I payed 800 for a 95 with 186,000 but it needed brakes and airconditioning stuff along with some electrical work. I've had really good luck with the 5.7 (knock on wood) my 94 suburban has 225,000 on it and is still running strong and my 99 old body style sierra has 194 and runs mint. If you don't need a vehicle right away I think that shopping around for a little is your best option.
     
  7. nemopoppins

    nemopoppins Rockstar

    Wow. I guess driving styles really do matter, because with my mix of highway and city driving I only get about 10 miles to the gallon on my 99 Suburban. Also, it has 145,000 miles on it and it uses about a quart of oil every 500 miles.

    I'm not very mechanical, but my advice is to be sure to be patient and not jump on the first one or two you see.

    Also, I don't know how similar the 87 is to the 86, but I used to have an 86 4wd and it was SO SLOW. Also, it got under 10 miles to the gallon and needed better than regular gas.
     
  8. phoebeisis

    phoebeisis Epic Member 5+ Years 1000 Posts

    Yep-like they said,"take your time."

    Like the folks above said-take your time.There will always be another deal just as good as the one you missed.
    Especially take your time buying a Suburban.High mile used ones-1996-1999-are real bargains now because of the gas prices.Around here-New Orleans area-there are plenty of the last 5.7 model years-96-99- with asking prices about $4-$6000. The $6000 ones never sell unless the miles are about 100,000(most 96-99s have about 150,000 miles)
    If you are strapped for $$ and have to go the $1000 route-really take your time.Drive it a lot with your ears and nose open.You can frequently smell oil burners back by the exhaust.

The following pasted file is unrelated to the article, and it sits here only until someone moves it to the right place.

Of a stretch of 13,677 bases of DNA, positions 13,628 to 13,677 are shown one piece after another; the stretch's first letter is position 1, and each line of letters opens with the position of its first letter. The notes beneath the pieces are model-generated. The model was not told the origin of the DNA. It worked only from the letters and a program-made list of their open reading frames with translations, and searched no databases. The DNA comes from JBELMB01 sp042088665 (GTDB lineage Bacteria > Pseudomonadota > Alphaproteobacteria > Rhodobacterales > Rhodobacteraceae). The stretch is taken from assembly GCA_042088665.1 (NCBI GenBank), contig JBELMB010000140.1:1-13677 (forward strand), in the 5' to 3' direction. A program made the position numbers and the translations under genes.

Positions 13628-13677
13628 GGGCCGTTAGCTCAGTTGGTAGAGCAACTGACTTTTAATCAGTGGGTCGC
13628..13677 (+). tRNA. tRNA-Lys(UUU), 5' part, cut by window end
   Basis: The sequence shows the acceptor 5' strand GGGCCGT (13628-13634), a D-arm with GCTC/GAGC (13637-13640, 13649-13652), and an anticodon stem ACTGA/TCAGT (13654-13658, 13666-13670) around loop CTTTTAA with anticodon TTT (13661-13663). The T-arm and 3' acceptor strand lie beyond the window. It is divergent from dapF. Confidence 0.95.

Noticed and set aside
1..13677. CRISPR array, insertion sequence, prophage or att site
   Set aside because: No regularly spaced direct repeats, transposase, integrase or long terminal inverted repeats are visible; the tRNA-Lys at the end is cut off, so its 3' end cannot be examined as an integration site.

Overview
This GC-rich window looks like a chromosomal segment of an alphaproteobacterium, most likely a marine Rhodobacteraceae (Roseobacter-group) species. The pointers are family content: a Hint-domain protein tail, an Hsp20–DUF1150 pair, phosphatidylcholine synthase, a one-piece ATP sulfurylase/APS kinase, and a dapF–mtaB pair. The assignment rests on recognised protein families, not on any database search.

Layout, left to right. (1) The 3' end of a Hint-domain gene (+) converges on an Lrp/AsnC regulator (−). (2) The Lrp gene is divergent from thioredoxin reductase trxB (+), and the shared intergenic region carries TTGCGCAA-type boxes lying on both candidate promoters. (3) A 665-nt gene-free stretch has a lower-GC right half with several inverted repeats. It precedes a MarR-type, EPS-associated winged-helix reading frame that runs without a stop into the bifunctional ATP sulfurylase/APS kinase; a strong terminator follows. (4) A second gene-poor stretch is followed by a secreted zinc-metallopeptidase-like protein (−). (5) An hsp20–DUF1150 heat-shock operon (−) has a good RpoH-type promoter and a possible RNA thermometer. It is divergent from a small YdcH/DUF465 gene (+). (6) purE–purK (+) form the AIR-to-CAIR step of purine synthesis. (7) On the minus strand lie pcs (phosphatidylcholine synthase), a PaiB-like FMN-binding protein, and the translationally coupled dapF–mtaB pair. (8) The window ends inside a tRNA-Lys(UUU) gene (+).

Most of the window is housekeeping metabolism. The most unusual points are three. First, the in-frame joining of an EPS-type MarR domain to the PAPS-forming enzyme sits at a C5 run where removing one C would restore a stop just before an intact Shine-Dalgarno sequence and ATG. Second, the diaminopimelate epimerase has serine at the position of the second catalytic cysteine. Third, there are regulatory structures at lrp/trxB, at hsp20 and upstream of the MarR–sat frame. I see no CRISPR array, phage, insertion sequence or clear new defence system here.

Eyeball the dipstick.Real cheapo sellers frequently won't even bother to top up the oil and it will be low.Some folks claim that a heavily gunked up dipstick tells them that the oil wasn't changed frequently enough-maybe so???
    If at all possible try to buy in the $3000-$4000 range with one that needs nothing but cosmetic stuff(dents,tears etc). Keep an eye out for ones from the midwest/NE.The road salt turns them into rusty POS.It will be obvious-look underneath-steel will be crusty,and aluminum will have grungy white crap on it.The southern states(FLA,GEO,ALA,MISS,LA),and SW(TX,NM,AZ NEVADA,CA) ones rarely rust much.
    A $1000 vehicle can turn into a $5000 vehicle pretty easy-motor or trans.An AC,REAR DIFF,fuel inject can easily add $1000-$2000 to the cost.Take your time-eyeball the owner.Ask about oil changes,and trans fluid changes.I never keep much in the way of records on those things, but how he answers might tell you something"I change the oil every year."or "it has lifetime transmission fluid in it."
    Luck,
    Charlie
     
  9. 4wd-burban

    4wd-burban Member

    Nice to hear you made it out of that.

    If I missed it I apologize but how many miles do you plan on driving a week and in what conditions (highway, city)? Do you plan on going into 4WD for some fun in the mud or just working it like a dog for tasks around the homestead and home <-> work activities?

    Since we live in the country most of our driving is highway for about 40 miles then city and we average around 18-19MPG in our '98. Granted it is a stripped model and never tows more than our family around and groceries. The '98 has 177K and the original transmission and we've been very pleased with it. Now the '87 in my avatar is a totally different story as to mileage but since it has just blown a motor I'll let you know after I put the remanufactured engine in.
     
  10. 4wd-burban

    4wd-burban Member

    On a side note heard a funny story from a friend I was out hunting with. A friend of his runs a transmission shop and when my friend was visiting him recently the transmission shop owner said that if people had any idea on how to maintain their transmissions he'd be out of business.

    Curious how many hundreds of millions of dollars are wasted in the U.S. every year because people aren't taught or take the time to learn the basics of maintaining the items they own.